Comparatively speaking, I didn't see too many Tweedy shows on this tour, but the date at the Cocoanut Grove in Santa Cruz helped assuage any regrets.
Tweedy, Cocoanut Grove, March 19, 2015: You'll have to forgive the nostalgic detour preceding the concert report, but I can't resist. You see, growing up in San Jose, we spent a lot of summers in Santa Cruz, particularly the boardwalk where the Cocoanut Grove is located. I have strong memories of my uncle packing me, my brothers, and the dog into the car (at first, a vintage convertible MG -- clearly before child seat laws! -- later giving way to a burnt orange Volkswagen Scirocco) for the drive over the mountains and out to the beach, where we happily jumped into the ice-cold Pacific waters. Later, as a teenager, my oldest friend moved to the woods outside of Santa Cruz, which brought a whole different set of memories. Santa Cruz, you will always have a place in my heart.
And for those of you who are a certain age: The Lost Boys was filmed here.
I decided on the title of this blog post long before I hit the freeway (I'm a managing editor -- so sue me for managing my own edits), but the concert itself felt like the exact opposite at times. In terms of square footage, the Cocoanut Grove might've been bigger than the Fillmore, but with the bar and another room (overlooking the beach) extending out from the main quarters, the usable space was a fraction of the total expanse. I imagine it would be good for wedding receptions or sales conventions, but not so much for a gig. In other words, it was not exactly an ideal concert venue.
But the stage was low, so if you were close to the front, the show felt strikingly intimate -- and the audience let the band know. From almost the first note, a woman a few rows in immediately, loudly, and repeatedly called out for "Gun," and numerous requests for birthday wishes followed. Jeff obliged them and engaged in a couple of exchanges about cheesemaking (it's Santa Cruz, after all) and other topics before preemptively wishing all of us a happy birthday, ad infinitum. I think the crowd finally got the message after Jeff said something to the effect that they still had a concert to get to.
The most egregious audience interaction came during Jeff's solo set, when apparently a guy to his far left called out his name, got him to look, and took a photo. Long story short: Jeff asked that the guy be removed, and after some confusion over whether security was taking any action all, someone was escorted out. For what it's worth, Jeff gave a long explanation about wanting to give us the best performance possible, and the guy's shenanigans wouldn't allow him to do so. I'm probably biased, but I don't think enough obnoxious people are removed from concerts. Later, Jeff made light of the situation, saying he hoped they got the right guy, but he'd leave it to the Innocence Project to figure out the guilt of the party.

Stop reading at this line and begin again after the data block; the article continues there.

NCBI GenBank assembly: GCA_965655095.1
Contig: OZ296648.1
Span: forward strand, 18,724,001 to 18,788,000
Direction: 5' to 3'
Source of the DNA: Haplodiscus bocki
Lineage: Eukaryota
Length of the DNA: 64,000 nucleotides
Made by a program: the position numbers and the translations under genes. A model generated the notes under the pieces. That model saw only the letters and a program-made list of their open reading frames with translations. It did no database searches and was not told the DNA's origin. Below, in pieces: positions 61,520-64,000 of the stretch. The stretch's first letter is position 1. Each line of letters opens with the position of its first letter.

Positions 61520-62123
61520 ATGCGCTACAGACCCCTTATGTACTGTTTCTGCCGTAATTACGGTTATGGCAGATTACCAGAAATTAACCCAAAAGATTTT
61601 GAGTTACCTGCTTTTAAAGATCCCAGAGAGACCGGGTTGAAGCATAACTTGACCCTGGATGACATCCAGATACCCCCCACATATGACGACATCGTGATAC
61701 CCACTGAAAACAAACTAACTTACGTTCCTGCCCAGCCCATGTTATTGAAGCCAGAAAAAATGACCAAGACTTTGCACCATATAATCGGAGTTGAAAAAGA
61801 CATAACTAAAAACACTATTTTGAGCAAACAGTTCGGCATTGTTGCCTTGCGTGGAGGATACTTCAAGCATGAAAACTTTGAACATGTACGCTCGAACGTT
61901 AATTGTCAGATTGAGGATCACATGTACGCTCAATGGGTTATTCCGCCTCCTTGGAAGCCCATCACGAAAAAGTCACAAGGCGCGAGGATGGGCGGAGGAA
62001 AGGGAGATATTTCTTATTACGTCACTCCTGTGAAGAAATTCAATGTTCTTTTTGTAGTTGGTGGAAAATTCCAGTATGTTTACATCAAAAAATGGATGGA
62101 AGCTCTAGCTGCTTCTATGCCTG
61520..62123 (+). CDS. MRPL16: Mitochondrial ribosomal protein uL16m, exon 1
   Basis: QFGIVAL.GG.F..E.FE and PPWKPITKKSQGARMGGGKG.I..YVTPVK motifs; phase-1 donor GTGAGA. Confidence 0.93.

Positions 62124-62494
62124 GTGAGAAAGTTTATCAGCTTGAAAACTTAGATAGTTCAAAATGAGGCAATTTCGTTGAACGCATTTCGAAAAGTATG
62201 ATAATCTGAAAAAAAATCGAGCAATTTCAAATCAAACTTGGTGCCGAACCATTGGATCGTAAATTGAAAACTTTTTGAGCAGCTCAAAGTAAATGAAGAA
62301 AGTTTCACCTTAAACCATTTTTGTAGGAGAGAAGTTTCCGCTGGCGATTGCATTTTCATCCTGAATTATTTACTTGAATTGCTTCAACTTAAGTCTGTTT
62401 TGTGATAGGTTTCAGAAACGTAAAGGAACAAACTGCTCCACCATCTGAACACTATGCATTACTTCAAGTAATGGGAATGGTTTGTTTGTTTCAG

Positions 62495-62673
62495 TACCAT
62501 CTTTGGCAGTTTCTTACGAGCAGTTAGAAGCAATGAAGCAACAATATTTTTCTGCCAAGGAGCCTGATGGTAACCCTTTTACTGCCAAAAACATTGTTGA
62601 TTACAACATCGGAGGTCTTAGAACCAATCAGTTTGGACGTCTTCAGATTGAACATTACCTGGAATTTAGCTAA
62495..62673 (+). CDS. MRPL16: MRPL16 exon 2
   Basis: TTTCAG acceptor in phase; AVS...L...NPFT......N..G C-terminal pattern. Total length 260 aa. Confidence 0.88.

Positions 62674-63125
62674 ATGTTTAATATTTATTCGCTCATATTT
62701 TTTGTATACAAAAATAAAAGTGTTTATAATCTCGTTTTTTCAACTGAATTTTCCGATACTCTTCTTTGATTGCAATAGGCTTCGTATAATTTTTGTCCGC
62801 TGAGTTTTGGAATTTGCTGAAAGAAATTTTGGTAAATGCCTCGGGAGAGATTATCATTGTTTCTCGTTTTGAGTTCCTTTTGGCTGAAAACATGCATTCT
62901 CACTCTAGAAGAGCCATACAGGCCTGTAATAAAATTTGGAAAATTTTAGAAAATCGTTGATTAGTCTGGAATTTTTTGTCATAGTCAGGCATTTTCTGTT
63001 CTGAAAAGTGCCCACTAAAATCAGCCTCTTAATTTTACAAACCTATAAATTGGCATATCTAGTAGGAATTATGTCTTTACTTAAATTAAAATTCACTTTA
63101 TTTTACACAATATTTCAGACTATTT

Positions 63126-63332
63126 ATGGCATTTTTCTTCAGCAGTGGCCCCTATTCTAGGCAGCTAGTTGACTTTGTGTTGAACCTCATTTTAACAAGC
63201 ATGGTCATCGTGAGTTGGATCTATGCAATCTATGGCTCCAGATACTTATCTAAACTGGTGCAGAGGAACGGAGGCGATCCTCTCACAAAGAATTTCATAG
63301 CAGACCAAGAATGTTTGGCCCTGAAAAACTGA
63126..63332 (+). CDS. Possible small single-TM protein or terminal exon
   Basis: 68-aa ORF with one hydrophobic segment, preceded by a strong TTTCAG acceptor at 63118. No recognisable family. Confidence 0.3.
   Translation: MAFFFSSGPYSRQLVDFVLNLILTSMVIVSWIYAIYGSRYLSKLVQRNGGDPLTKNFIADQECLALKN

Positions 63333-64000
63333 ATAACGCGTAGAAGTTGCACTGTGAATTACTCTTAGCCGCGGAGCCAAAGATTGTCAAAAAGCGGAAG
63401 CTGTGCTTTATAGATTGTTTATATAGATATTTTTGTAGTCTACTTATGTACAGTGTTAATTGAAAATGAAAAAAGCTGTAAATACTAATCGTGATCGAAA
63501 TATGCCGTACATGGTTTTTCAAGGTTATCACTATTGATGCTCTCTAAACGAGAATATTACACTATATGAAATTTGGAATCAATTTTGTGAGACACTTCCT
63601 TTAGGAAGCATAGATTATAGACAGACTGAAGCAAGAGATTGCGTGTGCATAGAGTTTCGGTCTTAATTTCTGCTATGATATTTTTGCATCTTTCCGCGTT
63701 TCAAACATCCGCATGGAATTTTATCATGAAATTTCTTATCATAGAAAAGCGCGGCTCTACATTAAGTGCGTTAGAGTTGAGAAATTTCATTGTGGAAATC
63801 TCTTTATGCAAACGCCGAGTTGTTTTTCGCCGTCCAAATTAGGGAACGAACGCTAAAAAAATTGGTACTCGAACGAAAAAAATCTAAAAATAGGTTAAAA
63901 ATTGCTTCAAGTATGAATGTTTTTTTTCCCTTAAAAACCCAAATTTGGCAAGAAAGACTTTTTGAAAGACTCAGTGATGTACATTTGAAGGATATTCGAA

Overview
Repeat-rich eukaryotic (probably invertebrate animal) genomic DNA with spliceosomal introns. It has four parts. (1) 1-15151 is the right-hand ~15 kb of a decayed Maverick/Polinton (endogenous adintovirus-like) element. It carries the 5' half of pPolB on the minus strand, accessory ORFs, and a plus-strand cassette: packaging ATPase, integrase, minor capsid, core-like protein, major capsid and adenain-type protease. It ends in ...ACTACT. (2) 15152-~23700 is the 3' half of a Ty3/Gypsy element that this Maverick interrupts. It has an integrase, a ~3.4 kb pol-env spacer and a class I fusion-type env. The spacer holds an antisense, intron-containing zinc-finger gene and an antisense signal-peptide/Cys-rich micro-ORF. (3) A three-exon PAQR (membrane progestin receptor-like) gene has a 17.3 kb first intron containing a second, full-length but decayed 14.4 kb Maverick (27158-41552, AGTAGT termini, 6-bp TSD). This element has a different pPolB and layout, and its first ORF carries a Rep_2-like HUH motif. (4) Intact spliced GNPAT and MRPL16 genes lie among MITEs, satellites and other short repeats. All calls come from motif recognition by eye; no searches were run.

Anyway, the music! First of all, yes, Jeff played "Gun" during his solo portion, and I was totally thinking of "Whole Love" earlier that day -- nice of Jeff to be on the same wavelength, even if he didn't get to "I Got You" until Los Angeles. (Boo!) Back in single-night mode, we got a mashup of the two San Francisco shows, with what I imagine as the favored tracks winning out.
The covers particularly stood out for me in Santa Cruz. I haven't mentioned the Diane Izzo track "Love Like a Wire" before, which is a major oversight. I don't know much about Diane Izzo or her tragic story, but in Tweedy's hands, the song is a gorgeous, soaring pop hit, complete with an irresistible melody and buttery harmonies. I hope a proper version is eventually released.
The Minus 5 added an unexpected touch to a handful of tracks. On his own accord, Scott McCaughey took over for the absent Sima Cunningham on "Low Key" and "The Losing End," perhaps surprising the members of Tweedy as much as the audience, judging by the goofy grins they gave each other as he snuck onstage. Then in the encore, Peter Buck threw on the Gibson for a resoundingly jangly "California Stars" -- probably one of the best guest contributions I've heard on the song (trust me, I've heard lots of them).
Speaking of the Minus 5, they worked a little Easter egg into their set: a cover of the Modern Lovers' "Roller Coaster by the Sea," which happens to be set at the exact same site as the show. Other than Scott, the other band members looks fairly astonished by the selection, and I heard Peter Buck say he had forgotten it was on the setlist. Kudos for them for the wink and the nudge!
And thus draws an end to my Tweedy dates, at least until Solid Sound. Given the means, I could probably go for a few more, but should the band never tour again, I can say I got to as many as possible.
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